Guaranteed whale sightings? That's what the tour company offered, and that's what we experienced when we signed on with the Allen family's, "Whale Watching & Wildlife Quest," departing just north of Juneau, Alaska.
"A Three-Hour Tour..."
While the sitcom crew on "Gilligan's Island" met with disaster on their "three-hour tour," mine had no such problems. It lived up to everything the promoters promised: a safe boat, personable tour guides, and lots of wildlife sightings.
Within about 20 minutes of our departure from the tour company's Auke Bay dock, we saw our first marine mammals: three Dall's porpoises. The playful cetaceans appeared about 100 feet off our port side, jumping high enough for those of us on deck to discern their distinctive black-and-white markings. Resembling miniature orcas to the untrained eye, these porpoises have black bodies with white sides and white-tipped fins, both dorsals and flukes. While they are known to occasionally play alongside or in the wakes of passing boats, this group was not interested in putting on a show. After half a dozen leaps, they used their superior speed (they can swim as fast as 35 mph) to swim away and disappear.
For the next 2-1/2 hours, our capable captain piloted the two-level ship along the waters of Favorite Channel and Saginaw Channel, skirting Lincoln, Shelter, and Admiralty islands, treating us to views of wildlife on land and on the water, accompanied by narration from capable young naturalists. We learned a host of fun facts, such as the bear population statistics for Admiralty Island, where there is more than one brown (aka grizzly) bear per square mile, making it the highest density brown bear habitat in the world -- not to mention a dubious choice for a picnic destination.
The Main Event
The scenery was beautiful and the skies were relatively kind to us. Juneau typically experiences about 4 inches or 5 inches of rain in July, but on this day we were only subjected to intermittent sprinkles. However, none of us were there for the weather or the boat ride. We were happy about the Dall's porpoises and the seals we saw, but everyone on that boat had one thing in mind: whales. Our tour narrator explained how to watch for the spouting of the whales. Dozens of pairs of eyes and binocular lenses were trained on the horizon. Twice the captain sped into vigorous pursuit of distant sightings.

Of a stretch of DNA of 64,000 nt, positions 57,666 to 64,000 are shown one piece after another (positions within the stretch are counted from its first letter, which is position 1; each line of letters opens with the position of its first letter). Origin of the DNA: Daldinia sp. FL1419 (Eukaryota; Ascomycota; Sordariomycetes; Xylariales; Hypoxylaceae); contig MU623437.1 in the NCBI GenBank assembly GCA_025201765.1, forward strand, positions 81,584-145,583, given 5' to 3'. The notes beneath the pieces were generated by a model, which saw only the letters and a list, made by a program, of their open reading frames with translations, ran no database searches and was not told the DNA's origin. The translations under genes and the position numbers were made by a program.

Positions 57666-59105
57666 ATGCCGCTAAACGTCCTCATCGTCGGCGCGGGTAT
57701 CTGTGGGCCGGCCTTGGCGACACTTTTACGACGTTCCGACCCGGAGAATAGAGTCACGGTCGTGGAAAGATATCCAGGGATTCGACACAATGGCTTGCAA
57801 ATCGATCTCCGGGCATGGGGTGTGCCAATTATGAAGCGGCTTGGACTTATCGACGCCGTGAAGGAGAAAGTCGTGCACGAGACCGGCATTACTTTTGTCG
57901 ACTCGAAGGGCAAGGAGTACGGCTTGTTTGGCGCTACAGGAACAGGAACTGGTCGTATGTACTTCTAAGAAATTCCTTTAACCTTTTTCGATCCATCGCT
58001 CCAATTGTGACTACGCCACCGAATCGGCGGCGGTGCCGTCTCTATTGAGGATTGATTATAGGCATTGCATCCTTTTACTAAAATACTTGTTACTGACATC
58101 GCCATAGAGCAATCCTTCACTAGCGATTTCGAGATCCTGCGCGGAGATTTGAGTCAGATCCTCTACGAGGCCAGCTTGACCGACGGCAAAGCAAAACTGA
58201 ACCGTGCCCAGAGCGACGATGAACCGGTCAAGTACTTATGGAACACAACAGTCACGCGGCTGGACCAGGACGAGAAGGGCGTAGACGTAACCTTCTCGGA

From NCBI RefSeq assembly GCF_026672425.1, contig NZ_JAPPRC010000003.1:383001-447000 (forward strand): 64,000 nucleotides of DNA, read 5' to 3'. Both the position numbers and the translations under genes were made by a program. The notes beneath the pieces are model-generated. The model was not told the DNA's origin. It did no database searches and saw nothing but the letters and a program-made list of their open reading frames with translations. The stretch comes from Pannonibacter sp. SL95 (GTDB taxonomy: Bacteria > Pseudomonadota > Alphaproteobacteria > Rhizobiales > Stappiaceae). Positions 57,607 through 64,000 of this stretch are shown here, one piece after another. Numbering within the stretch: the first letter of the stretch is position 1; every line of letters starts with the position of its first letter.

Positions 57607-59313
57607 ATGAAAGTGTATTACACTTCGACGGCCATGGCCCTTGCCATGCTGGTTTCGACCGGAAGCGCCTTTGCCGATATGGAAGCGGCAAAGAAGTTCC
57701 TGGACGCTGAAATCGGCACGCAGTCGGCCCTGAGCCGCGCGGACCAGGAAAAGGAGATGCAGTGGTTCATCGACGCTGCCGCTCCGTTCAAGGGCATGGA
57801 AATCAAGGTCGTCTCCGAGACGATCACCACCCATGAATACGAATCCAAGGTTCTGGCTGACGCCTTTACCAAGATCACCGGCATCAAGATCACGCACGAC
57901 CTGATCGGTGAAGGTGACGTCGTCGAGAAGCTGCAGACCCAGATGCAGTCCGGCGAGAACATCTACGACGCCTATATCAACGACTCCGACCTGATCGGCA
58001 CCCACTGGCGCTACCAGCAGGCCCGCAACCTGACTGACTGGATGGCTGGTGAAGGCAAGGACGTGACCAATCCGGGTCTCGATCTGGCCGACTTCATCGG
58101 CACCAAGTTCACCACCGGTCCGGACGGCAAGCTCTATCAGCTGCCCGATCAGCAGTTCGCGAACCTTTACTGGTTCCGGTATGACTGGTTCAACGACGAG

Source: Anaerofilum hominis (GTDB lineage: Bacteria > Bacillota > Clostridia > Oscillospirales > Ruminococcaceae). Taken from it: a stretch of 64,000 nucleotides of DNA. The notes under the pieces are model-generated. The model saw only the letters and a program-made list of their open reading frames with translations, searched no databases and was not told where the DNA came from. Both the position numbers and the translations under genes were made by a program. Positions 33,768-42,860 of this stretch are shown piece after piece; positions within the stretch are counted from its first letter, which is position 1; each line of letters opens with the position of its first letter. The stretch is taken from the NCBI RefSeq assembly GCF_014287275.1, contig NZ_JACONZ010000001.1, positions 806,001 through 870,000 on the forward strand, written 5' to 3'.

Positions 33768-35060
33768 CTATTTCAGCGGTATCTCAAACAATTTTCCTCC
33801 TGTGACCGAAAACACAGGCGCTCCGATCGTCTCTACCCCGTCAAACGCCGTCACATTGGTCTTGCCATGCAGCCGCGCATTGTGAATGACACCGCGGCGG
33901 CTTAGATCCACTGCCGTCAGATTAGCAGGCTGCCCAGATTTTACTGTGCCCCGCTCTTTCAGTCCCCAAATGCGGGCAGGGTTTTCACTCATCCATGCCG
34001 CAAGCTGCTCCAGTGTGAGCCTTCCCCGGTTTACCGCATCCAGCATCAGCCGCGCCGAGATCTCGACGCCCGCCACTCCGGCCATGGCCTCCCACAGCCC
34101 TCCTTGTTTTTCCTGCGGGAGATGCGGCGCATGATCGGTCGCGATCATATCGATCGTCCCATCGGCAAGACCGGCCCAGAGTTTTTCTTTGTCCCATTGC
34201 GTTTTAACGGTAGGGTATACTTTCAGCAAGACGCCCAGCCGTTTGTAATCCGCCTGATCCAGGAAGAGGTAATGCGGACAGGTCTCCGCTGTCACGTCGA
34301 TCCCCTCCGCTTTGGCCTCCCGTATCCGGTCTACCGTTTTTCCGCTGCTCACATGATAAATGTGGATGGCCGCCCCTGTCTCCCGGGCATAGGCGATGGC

About an hour into our ride, we were rewarded. The humpback whale just off the stern of our boat spouted, then began a series of maneuvers that kept us entertained for about 40 minutes. It would roll across the surface two or three times, giving us a nice view of its back, then roll to display one or more of its dorsals. It seemed particularly fond of waving its long, muscular, spotted front fins (some 9 feet to 12 feet long, according to our guide). On one occasion, it rolled fully onto its back and waved both at once. After several shallow dives and rolls, the humpback would display its tail flukes and take a deep dive, submerging for 5 minutes to 7 minutes, then emerging again in the same spot. This enabled us to have a nice, long session with "our" whale. It did not seem to object to our presence -- indeed, when the captain maneuvered the boat farther away from the humpback to maintain a respectful distance, the whale usually emerged closer to the boat than it had been initially.
During the same period as our whale viewing, we were treated to a sighting of a pair of killer whales (orcas) about 250 yards off the bow. Unlike the humpback, these moved around a great deal, coming up in a different location than where they submerged, making it difficult to get close to them. All the same, the sighting of their tall, erect dorsals was very exciting.
Before the tour was over, we had seen several bald eagles, sea otters, harbor seals, sea lions, and the aforementioned orcas and Dall's porpoises, in addition to our coveted humpback whale. It was a damp, but satisfied boatload that munched on cheeseburgers and drank hot cider en route back to Auke Bay.
About The Company
Based in Sitka, Allen Marine Tours is a family-owned company that has been helping tourists have quality on-the-water wildlife viewing experiences for 35 years. They build and design their own tour boats, most of which are highly maneuverable catamarans that offer excellent stability and speed. At the same time, the vessels sit high in the water so that tour participants have excellent views of the wildlife, shoreline, and waterways through which they pass.
For information on Allen Marine's whale-watching and other tours, go to http://www.allenmarinetours.com. Much of Allen Marine's business is booked through the many cruise lines that visit southeastern Alaska, but tours can be arranged directly with the company as well; information is available on the website.
Sally O'Neal Coates is a Pacific Northwest travel writer who visited Juneau in the summer of 2005. She writes weekly for sportsmansguide.com.